The north of Scotland is to benefit from the “most complex and challenging” broadband installation project in the UK.
It will include around 800km of high-speed fibre broadband cables underground and 400km of subsea cables, with 19 crossings to remote areas of the Highlands and Islands.
When complete, it is said 84% of the region will be connected to the network by 2016.
Highlands and Islands Enterprise (HIE) is leading the £146 million publicly-funded project with BT.
HIE chief executive Alex Paterson said the ambitious works will bring numerous benefits to the north of Scotland.
“Digital connectivity is essential to today’s social and business activity. High-speed fibre broadband in the Highlands and Islands will make a real contribution to our communities’ prosperity, particularly for people in remote and rural areas,” he said.
“It offers opportunities for new ways of working, innovation, enhanced public services, access to international markets and provides the infrastructure needed by business sectors like energy, life sciences, tourism and business services.”
BT said the project is the most challenging it has ever undertaken in the UK.
Bill Murphy, BT Group managing director of next-generation broadband, said: “There are incredible obstacles to overcome, not least building a fibre network across some of the most rugged terrain in the UK. And we have huge distances to cover as we lay our cables over the hills and glens and under the sea.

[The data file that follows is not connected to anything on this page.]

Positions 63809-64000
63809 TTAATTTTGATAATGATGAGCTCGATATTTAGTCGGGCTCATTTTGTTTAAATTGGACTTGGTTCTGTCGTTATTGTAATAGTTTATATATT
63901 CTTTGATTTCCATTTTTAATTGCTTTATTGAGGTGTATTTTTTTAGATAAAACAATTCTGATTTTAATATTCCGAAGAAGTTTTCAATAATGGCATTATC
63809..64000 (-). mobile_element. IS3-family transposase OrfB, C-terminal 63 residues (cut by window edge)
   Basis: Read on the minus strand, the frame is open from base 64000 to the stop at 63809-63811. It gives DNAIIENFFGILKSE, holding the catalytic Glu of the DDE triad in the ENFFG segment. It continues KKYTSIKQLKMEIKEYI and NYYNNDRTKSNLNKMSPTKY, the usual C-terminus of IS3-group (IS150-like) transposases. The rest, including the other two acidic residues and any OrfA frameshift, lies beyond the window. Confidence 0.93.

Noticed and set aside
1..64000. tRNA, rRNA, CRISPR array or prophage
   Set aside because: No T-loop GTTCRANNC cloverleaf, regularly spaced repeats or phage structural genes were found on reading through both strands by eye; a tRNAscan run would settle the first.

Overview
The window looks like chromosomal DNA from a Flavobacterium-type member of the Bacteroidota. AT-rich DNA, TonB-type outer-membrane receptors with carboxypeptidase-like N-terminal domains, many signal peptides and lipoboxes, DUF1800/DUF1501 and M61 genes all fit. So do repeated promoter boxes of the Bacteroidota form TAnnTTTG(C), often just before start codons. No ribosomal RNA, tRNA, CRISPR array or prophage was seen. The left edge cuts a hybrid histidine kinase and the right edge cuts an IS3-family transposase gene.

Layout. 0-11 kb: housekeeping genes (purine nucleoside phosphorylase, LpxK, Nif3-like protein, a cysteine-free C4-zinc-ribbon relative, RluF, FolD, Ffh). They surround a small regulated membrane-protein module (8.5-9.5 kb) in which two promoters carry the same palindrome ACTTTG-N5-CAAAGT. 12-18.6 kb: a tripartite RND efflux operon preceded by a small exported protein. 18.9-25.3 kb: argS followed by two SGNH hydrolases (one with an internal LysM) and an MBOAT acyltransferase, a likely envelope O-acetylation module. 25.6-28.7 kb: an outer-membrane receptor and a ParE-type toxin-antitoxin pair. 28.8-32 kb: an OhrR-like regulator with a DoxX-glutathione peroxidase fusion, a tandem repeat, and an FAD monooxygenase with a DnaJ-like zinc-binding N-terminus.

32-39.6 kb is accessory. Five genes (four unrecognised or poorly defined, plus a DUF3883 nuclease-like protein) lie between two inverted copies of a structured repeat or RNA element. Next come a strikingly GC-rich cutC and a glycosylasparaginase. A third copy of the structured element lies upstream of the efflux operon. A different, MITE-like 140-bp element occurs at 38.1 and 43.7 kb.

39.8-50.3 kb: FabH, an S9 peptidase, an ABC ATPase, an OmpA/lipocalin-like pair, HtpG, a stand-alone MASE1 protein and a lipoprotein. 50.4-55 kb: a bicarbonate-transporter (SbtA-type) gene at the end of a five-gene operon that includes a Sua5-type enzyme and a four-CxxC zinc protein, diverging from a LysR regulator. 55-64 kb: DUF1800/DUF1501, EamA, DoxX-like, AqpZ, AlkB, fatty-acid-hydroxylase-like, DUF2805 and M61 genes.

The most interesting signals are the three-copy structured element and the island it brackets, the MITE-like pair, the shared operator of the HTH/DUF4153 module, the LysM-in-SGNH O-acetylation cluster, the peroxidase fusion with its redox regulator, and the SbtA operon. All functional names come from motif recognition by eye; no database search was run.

“The unprecedented scale of this project is such that it can only be done in partnership and all of us in BT are looking forward to continuing the great working relationship that we’ve built up over many years with Highlands and Islands Enterprise.
“BT’s network will be open to all communications providers on an equal wholesale basis, creating a competitive market where people aren’t stuck with one broadband provider and can choose the package and price that suits them.”
Most of the money will come through public funding, with the Scottish Government providing £126.4 million which includes up to £12 million from HIE’s budget, as well as investment from Broadband Delivery UK (BDUK) which is responsible for increasing access to broadband on behalf of the UK coalition Government.
Welcoming the project, Deputy First Minister Nicola Sturgeon said it will help develop the Highlands and Islands economy.
“It will connect communities across some of the most challenging landscapes in Europe and provides a platform for future economic development and regeneration,” she said.
“Next-generation broadband enables businesses to compete on the international stage. It has the potential to transform the way in which we educate our children, provide health and social care and deliver our public services.”
Communications Minister Ed Vaizey, from the UK Government, said: “We do more business online than any other European country and this will be a tremendous boost for the local Highland and Islands economies.”
The rest of the money, £19.4 million, will be provided by BT.
The new network is expected to provide broadband at up to 80 megabytes per second. Throughout the project, BT and HIE said they will review the use of new technology with money from a £2.5 million Innovation Fund.